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5 ways you can prevent skin cancer

Skin Cancer Awareness Month might be coming to a close, but sunshiney summer days—and the increased risk of dangerous sun exposure they can bring—are just around the corner in Cleveland. Skin cancer is the most common cancer in the United States, with more than 5 million cases diagnosed annually, but fortunately it’s also one of the most preventable. 

Jake Wang

To learn how to try to prevent it, The Daily tapped into the expertise of Jake Wang, an assistant professor of dermatology at Case Western Reserve University School of Medicine and dermatologist at University Hospitals. Wang specializes in the treatment of skin cancer using Mohs surgery and surgical reconstruction. Following his dermatology residency, he completed a fellowship in dermatologic surgery and cutaneous oncology at Yale School of Medicine.

Read on to gain Wang’s tips to prevent skin cancer. 

1. Wear sunscreen.

Apply broad spectrum sunscreen with SPF 30 and above every two hours and reapply more frequently with swimming or sweating excessively. SPF 30 sunscreen blocks 97% of Ultraviolet B (UVB). Lower SPF sunscreens still provide protection (SPF 15 blocks 93% of UVB), but studies have shown that most sunscreen users apply only 20% to 50% of the quantity needed to achieve the SPF on the label so the SPF difference can matter. Broad spectrum sunscreens protect against both Ultraviolet A (UVA) and UVB, which makes them more effective at protecting your skin.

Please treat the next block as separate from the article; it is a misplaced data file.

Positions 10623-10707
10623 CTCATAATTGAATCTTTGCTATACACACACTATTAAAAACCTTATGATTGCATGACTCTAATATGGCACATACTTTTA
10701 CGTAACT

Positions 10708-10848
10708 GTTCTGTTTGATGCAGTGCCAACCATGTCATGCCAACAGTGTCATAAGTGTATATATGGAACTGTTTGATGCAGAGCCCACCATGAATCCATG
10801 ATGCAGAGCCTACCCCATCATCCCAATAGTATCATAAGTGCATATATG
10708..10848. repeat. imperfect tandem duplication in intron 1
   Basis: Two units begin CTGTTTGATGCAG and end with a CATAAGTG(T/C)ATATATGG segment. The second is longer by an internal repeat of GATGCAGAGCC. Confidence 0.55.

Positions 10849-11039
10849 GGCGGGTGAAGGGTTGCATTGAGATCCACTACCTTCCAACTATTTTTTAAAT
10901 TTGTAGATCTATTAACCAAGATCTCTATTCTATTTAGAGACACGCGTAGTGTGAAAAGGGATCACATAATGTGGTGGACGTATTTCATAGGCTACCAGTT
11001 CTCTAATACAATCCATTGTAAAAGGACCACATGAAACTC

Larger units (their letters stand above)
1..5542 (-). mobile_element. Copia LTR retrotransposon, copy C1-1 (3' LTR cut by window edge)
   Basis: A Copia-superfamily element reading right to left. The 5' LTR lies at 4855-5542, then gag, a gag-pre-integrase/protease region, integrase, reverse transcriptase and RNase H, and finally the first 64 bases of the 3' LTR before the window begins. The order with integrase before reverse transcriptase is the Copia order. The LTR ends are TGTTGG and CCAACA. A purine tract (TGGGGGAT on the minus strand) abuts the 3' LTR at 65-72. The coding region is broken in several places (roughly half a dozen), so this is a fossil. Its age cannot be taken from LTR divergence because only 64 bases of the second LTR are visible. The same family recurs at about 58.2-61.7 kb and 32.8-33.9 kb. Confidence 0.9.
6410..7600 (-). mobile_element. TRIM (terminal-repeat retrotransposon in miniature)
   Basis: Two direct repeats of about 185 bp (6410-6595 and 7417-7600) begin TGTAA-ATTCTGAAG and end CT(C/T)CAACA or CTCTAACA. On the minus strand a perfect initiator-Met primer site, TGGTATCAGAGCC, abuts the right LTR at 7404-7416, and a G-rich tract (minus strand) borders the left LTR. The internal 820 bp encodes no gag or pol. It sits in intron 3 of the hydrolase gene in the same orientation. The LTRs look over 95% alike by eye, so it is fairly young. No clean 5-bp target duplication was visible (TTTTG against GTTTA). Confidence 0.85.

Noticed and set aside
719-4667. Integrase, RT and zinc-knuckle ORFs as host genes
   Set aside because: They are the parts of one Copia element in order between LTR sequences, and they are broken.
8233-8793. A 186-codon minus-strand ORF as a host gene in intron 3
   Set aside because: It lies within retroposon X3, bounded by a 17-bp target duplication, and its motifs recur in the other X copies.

2. Wear sun-protective clothing and a wide-brim hat.

Clothing made specifically for sun protection has an ultraviolet protection factor, or UPF, which indicates the fraction of UV radiation that penetrates the fabric. UPF 50 clothing, for example, allows only 1/50th or 2% of ultraviolet rays to reach the skin. We also can forget to wear wide-brim hats to protect our ears, which is where I commonly see skin cancer arising, so be sure to grab a hat when going outdoors. 

3. Stay out of the sun during peak hours.

Avoid sun exposure or seek shade during peak hours of sun intensity from 10 a.m. to 4 p.m. The UV index is a measure of the strength of ultraviolet radiation and can be used to plan outdoor activities. The Centers for Disease Control and Prevention and Environmental Protection Agency recommend taking precautions (e.g. wearing sunscreen, sunglasses, hat) to protect your skin if the UV index is three or higher in your area.

4. Avoid tanning beds.

More than 7 million Americans still use tanning salons every year, particularly adolescents. Not only does [the practice] lead to early wrinkles, but tanning before age 20 increases the risk of developing melanoma by an astounding 47%. If you want to appear tan, I recommend self-tanning products—but don’t forget to still apply sunscreen, because self-tanner doesn’t offer sun protection!

5. Recognize lesions suspicious for skin cancer.

Many skin cancers can be caught early or in their precancerous stage. If you notice new or changing spots on your skin, particularly those that are painful, bleed or appear different from other spots, consult a board-certified dermatologist. Every individual’s skin cancer risk is different depending on your genetics, history of sun exposure and other factors. Your dermatologist can help determine your need for routine total body skin exams. 

Learn more about the Department of Dermatology at Case Western Reserve University.